3.) How old when diagnosed

    I was 36 when I was diagnosed.

    4.) Medications--current, past

    I have been on Plaquenil for years. I also take the NSAID Naproxen. I also have treatments that are specifically used to treat problems I have from MS, which I was diagnosed with 1.5 years ago, but some of them have a bleed over effect on the Lupus symptoms, mainly IV Methylprednisolone infusions. I take Neurontin to keep pain from neuropathy under control as well.

    5.) Surgeries

    I've not had any surgeries for anything directly related to Lupus.

    6.) Complications then and now

    The big complication I had in the past was weight gain from steroids. I was able to lose all the weight and get back into reasonable shape. The Methylpred infusions I have now do not cause weight gain, but they do cause insomnia, nightmares/night terrors, agitation and a feeling of being on edge and unsettled. The NSAIDS sometime give me an upset stomach, and the Neurontin causes drowsiness sometimes.

    7.) What worries you?

    I've put a considerable amount of effort into not worrying about things, but there is always an underlying concern about some things. The thing that really worries me is the cognitive dysfunction. I have brain fog that is severe at times, and I find myself unable to even spell simple words or perform simple tasks. My short term memory problems subside when my current flare calms down, but I feel as though I lose a bit of memory permanently every time I have a bad flare and the brain fog that goes with it. I was identified in the 7th grade as being "mildly gifted", (a label I always hated), and I was put in an accelerated program which allowed me to recieve my high school diploma early, and as a result, I was able to start college early and get a good start on my career at a fairly young age. It was drilled into my head by my parents and teachers that this gift of memory was my best attribute and my "meal ticket", that it would take me far in life. My memory and ability to see spatial concepts as pictures in my mind gave me success in my former career, and is a central part of the hobbies I love. To lose memory, and have cognitive problems cuts to the very root of who I am as a person. To lose my intellect and memory is to lose my own identity, and that worries me to no end.

    Of course, having both MS and SLE has in the past caused me to worry about how much time I may have left in this world. How many years are these two monsters going to shave off the tail end of my life. I don't allow myself to worry about death anymore, it gets in the way of living.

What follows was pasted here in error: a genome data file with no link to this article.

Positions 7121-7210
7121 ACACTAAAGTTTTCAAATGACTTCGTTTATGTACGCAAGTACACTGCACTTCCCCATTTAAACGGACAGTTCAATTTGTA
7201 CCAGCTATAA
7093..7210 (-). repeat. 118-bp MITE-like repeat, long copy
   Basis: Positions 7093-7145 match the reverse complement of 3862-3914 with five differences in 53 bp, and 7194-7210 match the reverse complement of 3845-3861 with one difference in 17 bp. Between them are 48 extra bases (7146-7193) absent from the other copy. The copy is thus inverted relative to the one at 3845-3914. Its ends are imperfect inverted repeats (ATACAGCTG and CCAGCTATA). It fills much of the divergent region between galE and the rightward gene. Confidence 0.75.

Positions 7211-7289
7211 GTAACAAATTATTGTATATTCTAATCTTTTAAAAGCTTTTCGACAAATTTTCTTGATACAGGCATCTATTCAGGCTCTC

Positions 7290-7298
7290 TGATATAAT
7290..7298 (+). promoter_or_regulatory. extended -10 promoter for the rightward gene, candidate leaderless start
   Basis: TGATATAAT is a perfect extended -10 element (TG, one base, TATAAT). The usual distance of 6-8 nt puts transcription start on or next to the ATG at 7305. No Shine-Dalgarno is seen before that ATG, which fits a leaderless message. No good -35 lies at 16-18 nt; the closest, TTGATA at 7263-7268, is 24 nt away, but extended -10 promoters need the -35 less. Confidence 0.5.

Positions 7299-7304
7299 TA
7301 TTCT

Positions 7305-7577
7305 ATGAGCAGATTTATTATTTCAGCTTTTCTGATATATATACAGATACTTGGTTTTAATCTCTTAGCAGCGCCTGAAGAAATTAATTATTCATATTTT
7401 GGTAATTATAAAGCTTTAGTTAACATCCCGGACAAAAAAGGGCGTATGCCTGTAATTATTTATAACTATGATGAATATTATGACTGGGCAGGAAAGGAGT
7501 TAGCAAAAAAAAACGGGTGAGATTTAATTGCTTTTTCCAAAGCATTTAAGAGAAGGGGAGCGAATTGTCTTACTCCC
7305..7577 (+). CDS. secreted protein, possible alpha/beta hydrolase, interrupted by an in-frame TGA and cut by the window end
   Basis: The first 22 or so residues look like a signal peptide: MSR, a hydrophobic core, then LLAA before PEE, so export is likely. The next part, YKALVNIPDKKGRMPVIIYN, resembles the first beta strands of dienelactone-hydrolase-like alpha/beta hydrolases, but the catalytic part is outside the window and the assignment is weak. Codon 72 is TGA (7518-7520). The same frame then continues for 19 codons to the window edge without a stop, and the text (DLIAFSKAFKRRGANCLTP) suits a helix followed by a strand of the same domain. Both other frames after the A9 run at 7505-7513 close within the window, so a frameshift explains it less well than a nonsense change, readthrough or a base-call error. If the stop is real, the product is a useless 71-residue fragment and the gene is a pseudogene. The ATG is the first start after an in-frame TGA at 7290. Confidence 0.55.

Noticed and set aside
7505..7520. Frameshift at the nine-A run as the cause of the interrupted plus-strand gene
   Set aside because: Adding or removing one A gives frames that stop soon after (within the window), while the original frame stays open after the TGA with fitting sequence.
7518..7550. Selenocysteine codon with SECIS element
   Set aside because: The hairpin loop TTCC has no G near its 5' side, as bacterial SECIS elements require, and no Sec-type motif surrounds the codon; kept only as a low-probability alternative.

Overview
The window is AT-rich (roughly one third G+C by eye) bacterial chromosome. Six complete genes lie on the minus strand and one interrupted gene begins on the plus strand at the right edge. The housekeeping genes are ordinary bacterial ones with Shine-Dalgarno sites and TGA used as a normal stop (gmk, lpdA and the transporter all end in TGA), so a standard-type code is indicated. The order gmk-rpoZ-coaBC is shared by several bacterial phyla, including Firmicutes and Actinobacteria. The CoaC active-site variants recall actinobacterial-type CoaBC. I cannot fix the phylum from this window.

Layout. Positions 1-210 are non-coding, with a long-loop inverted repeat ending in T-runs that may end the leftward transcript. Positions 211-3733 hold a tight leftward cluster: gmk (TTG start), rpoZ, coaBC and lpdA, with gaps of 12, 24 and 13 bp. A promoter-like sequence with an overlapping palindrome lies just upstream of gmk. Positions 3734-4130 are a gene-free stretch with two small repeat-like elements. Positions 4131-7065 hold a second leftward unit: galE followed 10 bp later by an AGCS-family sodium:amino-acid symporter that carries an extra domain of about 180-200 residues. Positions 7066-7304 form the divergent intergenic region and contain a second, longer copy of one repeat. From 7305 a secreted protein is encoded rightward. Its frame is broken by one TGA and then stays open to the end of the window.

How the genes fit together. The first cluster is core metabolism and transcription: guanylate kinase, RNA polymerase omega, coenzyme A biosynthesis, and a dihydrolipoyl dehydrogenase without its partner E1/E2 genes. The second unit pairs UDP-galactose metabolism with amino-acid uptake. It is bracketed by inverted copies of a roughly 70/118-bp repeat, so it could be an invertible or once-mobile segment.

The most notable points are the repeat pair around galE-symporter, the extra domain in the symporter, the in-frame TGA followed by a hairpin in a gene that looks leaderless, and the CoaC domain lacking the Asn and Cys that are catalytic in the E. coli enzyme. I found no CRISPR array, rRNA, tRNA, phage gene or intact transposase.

8.) Quality of life at this time

    Despite the effects of the two diseases, and the fact that I am on full disability and cannot work, I think my quality of life right now is really good. I have family and friends who care, I am in a healthy relationship with a lady who accepts the limitations SLE and MS place upon me, and I have hobbies and interests that are challenging and fun. I have my cats, and I live in a beautiful, and peaceful place on the coast of Maine, with the ocean in one direction, and green roling hills in the other. There is pain, insomnia, and fatigue to deal with on a constant basis, but I have learned to cope fairly well, and I do, most days.


    9.) Future treatments available?

    There are some promising developments in regards to future MS treatments, however, there is not much on the horizon right now for new and effective treatments for Lupus. Not yet anyway.

    10.) Relationship with physician

    I have a great rappor with both my PCP, and my Neurologist. I have no Rheumotologist at this time. I have not had many good experiences with Rheumo's. My last one made me so angry, I fired him quite vocally in front of an entire waiting room of people.

    11.) Support medical and personal

    I have good support from both my PCP and Neuro. When I was first diagnosed wth SLE, my fiancee left, friends stopped coming around, and my family was not supportive at all. In the years since, I have mended fences with my family, made new friends, and have a supportive and caring girlfriend. And, I have my friends here at WHL who are always supportive. Things are good.

    12.) Pregnancies

    Sorry, wrong plumbing.


    Good luck with your project Samantha, let us know how it turns out!

    Rob
    Last edited by rob; 03-07-2010 at 08:53 AM.

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    Funny Rob at number 12 lol
    I am still here,just been on new meds so unable to function like i used to.I will pop back,just know im thinking of you all and hoping you are keeping on keeping on.xxxxxxx